Evil, Law and the State

Perspectives on State Power and Violence

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Editor: John T. Parry
The topic of “evil” means different things depending upon context. For some, it is an archaic term, while others view it as a central problem of ethics, psychology, or politics. Coupled with state power, the problem of evil takes on a special salience for most observers. When governments do evil –in whatever way we define the term – the scale of harm increases, sometimes exponentially. The evils of state violence, then, demand our attention and concern. Yet the linkage of evil with state power does not resolve the underlying question of how to understand the concepts that we invoke when we use the term. Instead, the question becomes what evil means in the context of and in relation to state power.
The fifteen essays in this book bring multiple perspectives to bear on the problems of state-sponsored evil and violence, and on the ways in which law enables or responds to them. The approaches and conclusions articulated by the various contributors sometimes complement and sometimes stand in tension with each other, but as a whole they contribute to our ongoing effort to understand the characteristics and workings of state power, and our need to grapple with the harm it causes.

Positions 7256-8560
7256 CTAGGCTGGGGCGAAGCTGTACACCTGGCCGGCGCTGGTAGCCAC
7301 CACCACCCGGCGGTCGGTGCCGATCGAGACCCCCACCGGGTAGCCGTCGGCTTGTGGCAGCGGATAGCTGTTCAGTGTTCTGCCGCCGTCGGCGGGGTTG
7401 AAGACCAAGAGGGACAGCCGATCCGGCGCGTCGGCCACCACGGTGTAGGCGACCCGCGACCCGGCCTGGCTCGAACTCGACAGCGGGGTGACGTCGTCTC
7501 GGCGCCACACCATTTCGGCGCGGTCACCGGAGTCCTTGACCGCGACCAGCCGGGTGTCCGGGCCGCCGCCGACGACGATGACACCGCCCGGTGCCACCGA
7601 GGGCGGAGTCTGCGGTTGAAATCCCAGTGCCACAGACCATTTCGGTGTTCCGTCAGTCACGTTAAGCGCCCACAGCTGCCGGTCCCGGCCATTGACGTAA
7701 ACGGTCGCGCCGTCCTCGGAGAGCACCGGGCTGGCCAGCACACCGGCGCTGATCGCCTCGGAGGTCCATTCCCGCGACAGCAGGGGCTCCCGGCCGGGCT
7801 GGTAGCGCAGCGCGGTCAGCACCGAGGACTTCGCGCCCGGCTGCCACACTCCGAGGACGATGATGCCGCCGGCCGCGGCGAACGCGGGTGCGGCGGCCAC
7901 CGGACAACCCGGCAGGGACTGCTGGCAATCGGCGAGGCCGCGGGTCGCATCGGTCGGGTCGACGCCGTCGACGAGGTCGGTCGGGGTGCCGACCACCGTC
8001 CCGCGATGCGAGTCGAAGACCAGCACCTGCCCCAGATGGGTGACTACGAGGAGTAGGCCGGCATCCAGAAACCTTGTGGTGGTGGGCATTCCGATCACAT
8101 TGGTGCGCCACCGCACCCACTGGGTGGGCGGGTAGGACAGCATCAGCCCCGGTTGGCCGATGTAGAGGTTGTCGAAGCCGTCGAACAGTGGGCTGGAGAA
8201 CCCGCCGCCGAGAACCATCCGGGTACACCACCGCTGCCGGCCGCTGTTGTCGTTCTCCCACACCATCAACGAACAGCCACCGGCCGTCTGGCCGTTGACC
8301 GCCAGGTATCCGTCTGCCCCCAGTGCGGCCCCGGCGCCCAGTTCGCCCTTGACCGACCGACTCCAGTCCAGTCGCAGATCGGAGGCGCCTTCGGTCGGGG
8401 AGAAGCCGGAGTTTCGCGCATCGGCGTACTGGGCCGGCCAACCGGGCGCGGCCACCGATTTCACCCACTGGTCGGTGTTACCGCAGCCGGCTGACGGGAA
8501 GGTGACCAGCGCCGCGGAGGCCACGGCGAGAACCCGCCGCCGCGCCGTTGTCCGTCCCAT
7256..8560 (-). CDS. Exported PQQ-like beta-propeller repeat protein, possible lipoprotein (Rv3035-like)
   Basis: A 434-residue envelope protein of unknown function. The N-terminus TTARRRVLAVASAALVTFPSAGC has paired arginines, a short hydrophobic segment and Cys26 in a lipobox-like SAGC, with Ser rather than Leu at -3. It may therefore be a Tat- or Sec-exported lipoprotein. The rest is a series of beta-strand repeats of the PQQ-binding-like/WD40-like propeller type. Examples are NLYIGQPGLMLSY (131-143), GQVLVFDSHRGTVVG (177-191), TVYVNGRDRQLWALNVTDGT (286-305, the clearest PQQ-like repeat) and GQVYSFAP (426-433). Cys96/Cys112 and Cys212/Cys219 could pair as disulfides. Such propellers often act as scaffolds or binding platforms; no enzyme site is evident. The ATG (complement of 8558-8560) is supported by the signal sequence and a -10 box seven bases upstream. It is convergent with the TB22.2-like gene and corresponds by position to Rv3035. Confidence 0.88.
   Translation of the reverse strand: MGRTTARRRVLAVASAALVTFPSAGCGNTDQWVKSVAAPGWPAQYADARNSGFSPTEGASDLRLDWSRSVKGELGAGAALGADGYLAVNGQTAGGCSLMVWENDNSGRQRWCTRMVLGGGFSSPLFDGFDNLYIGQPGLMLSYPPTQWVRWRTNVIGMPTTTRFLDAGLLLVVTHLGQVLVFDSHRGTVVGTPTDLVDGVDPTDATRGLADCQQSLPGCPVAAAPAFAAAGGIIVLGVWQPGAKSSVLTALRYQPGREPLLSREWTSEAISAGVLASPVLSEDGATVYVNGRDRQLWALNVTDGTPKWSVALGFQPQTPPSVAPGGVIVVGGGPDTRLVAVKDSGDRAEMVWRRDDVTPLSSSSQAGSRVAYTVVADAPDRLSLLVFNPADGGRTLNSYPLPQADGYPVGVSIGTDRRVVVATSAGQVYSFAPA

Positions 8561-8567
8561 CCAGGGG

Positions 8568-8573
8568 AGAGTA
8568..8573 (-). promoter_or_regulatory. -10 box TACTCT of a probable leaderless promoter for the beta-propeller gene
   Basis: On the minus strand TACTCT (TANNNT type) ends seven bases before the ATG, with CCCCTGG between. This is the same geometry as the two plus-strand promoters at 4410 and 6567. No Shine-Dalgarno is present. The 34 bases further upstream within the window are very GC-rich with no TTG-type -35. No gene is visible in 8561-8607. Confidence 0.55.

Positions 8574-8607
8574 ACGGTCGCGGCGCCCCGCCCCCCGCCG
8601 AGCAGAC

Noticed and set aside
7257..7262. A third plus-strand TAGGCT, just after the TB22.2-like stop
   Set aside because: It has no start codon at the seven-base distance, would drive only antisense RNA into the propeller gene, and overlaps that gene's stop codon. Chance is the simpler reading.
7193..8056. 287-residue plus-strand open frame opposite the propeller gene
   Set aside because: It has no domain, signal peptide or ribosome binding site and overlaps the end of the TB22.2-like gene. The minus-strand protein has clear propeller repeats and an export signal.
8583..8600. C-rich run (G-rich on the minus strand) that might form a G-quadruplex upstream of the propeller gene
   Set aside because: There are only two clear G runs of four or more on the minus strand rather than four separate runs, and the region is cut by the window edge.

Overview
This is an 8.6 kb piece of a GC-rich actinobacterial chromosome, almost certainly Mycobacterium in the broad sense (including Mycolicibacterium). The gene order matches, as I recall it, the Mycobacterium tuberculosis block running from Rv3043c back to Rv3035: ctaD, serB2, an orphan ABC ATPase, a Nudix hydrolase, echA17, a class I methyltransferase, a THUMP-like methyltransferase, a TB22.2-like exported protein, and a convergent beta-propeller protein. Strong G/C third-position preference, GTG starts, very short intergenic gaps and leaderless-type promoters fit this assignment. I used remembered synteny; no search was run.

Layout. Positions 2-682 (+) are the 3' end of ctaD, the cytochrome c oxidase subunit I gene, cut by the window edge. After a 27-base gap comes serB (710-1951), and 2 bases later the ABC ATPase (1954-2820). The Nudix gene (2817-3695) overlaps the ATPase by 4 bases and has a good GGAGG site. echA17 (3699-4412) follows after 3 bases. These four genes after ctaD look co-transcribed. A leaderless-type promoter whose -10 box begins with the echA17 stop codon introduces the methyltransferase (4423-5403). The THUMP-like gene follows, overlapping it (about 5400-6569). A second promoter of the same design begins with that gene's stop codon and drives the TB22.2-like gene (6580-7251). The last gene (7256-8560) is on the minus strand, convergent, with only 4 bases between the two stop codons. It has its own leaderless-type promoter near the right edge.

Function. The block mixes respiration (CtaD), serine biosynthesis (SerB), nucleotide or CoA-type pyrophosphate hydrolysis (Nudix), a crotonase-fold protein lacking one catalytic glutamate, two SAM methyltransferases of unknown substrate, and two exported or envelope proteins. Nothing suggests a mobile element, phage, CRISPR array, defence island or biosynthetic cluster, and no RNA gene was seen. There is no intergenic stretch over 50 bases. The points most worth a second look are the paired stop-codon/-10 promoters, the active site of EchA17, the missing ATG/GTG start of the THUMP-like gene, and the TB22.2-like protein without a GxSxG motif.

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Introduction John T. PARRY: Pain, Interrogation, and the Body: State Violence and the Law of Torture Fernando PURCELL: “Too Many Foreigners for My Taste”: Law, Race and Ethnicity in California, 1848-1852 Shani D’CRUZE: Protection, Harm and Social Evil: The Age of Consent, c. 1885-c. 1940 Ruth A. MILLER: Sin, Scandal, and Disaster: Politics and Crime in Contemporary Turkey İştar GÖZAYD1N: Adding Injury To Injury: The Case of Rape and Prostitution in Turkey Dani FILC and Hadas ZIV: Exception as the Norm and the Fiction of Sovereignty: The Lack of the Right to Health Care in the Occupied Territories Alban BURKE: Mental Health Care During Apartheid in South Africa: An Illustration of How “Science” Can be Abused Rui ZHU: Schistosomiasis and Capital Marxism Elena A. BAYLIS: The Inevitable Impunity of Suicide Terrorists Douglas J. SYLVESTER: The Lessons of Nuremberg and the Trial of Saddam Hussein Kirsten AINLEY: Responsibility for Atrocity: Individual Criminal Agency and the International Criminal Court Roberto BUONAMANO: Humanity and Inhumanity: State Power and the Force of Law in the Prescription of Juridical Norms Vincent LUIZZI: New Balance, Evil, and the Scales of Justice Jody LYNEÉ MADEIRA: The Execution as Sacrifice Bram IEVEN: Legitimacy and Violence: On the Relation between Law and Justice According to Rawls and Derrida Notes on Contributors